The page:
5. Know Your Customers’ Needs. Within my business, our customers’ needs couldn’t be more diverse. That is why it is that much more important to have an ongoing dialogue at every level with your customers. At the forefront of these dialogues should always be the people question – are we staffing the program at the right level? Do we need to bring in additional resources with new skill sets? Is it time for a change? Leadership and program managers should have a staffing “touch plan” to ensure ongoing, documented dialogues to effectively address staffing needs related to shifts in contract task orders or other areas needing adjustment.

About the Author

Stephanie C. Hill is the president of Lockheed Martin, Information Systems & Global Solutions-Civil.

Reader Comments

Mon, Mar 18, 2013 Former JSF guy Pax River

Bla bla bla. The truth is Lockheed does not care about anyone but themselves I was terminated for an unjust reason a actualization is all I cannot believe that Lockheed treated me. I spread the word to everybody I can they don't care about the people there are just a number to them. That was a quote from upper management. Logistics L-6

Wed, Jul 18, 2012 30YrExpert

Not sure I agree. The latest force reductions have concentrated on the older, higher classification workers (ie more expensive). The message the younger workers are getting is that I'm going to be laid off when I reach a certain level. No wonder there are retention issues at the lower end of the workforce.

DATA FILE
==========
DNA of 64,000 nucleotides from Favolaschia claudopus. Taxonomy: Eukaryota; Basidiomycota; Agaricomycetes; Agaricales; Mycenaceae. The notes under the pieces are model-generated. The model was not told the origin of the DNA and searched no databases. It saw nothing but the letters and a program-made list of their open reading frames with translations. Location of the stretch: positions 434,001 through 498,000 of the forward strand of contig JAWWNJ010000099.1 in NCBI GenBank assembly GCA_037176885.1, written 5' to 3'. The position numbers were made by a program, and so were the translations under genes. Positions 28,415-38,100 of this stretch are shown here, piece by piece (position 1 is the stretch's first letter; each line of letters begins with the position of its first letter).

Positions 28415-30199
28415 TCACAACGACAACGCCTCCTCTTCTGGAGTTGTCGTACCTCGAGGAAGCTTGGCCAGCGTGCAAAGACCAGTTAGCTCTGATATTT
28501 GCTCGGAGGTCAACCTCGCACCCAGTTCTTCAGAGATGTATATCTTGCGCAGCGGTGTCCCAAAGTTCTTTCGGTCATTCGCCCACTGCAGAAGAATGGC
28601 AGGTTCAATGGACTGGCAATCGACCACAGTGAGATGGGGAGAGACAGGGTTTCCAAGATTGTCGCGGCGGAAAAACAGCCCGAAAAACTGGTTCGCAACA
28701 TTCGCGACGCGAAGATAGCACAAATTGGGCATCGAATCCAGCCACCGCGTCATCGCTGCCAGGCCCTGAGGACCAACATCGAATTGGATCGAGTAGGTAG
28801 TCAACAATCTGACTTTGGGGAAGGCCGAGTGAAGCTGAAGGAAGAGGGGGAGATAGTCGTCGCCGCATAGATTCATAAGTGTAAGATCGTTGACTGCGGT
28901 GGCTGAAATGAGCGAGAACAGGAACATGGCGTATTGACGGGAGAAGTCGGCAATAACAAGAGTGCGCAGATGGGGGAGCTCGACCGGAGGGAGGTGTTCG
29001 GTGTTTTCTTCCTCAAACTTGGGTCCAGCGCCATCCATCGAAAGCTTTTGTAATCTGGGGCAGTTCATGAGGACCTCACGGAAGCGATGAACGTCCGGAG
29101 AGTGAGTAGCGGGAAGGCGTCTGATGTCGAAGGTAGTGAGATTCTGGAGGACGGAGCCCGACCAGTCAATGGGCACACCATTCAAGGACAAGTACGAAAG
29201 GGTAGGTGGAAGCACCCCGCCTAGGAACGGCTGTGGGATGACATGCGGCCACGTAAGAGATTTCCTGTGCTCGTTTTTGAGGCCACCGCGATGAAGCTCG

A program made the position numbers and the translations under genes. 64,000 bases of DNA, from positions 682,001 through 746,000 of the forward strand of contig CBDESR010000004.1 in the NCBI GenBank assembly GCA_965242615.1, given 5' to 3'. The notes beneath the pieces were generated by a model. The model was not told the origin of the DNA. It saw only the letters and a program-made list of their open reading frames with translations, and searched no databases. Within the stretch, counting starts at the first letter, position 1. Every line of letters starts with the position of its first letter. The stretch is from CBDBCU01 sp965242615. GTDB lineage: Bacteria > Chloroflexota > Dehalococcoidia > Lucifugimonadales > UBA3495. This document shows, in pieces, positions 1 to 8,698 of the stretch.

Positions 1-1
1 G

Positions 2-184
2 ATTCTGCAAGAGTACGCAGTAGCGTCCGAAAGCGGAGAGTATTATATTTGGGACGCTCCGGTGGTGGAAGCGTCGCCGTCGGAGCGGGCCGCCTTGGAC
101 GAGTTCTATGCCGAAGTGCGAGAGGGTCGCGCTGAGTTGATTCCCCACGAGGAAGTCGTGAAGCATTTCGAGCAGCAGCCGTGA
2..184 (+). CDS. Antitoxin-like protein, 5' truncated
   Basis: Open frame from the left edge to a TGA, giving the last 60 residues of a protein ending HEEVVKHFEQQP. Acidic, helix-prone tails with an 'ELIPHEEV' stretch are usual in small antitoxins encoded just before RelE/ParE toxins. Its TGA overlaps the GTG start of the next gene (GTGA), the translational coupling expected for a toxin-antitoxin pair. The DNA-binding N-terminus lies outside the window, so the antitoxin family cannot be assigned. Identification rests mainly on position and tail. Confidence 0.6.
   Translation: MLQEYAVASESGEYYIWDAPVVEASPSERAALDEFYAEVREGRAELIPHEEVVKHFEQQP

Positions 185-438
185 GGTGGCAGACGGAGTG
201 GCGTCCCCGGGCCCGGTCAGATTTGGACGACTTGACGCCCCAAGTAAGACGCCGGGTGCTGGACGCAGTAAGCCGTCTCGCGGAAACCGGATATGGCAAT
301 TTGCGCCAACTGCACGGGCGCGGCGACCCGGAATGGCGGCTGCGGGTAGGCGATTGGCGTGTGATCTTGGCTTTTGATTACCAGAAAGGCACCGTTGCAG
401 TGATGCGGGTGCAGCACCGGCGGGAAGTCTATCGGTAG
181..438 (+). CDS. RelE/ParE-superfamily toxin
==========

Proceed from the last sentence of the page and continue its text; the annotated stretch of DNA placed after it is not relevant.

Mon, Jul 16, 2012

No offense to Ms. Hill, who leads an adjacent product line to my own, but I have to say that I've seen zero evidence that LM actually believes that our people are of any value. 5 years with the company and my benefits have gone up 3X, I've lost a holiday (and almost a second one), and I've seen painfully slow raises. All the while we've increased dividends by 3X and have record profits. Not the best way to ensure we have the best people.

Mon, Jul 16, 2012

■“The focus is on your people, your employees.”
No it isn't. It's on the Stockholders, which is why LM is demoting it's expensive (read old) employees.

Mon, Jul 16, 2012 Dan Elder Temple, TX

Key to any discussion of employee relations must be communications. I saw that one of the best leadership styles in LBWA, or leadership by walking around. You have to meet up with your people in their environments to observe them in their conditions. There is much to be learned, and it allows for open communication.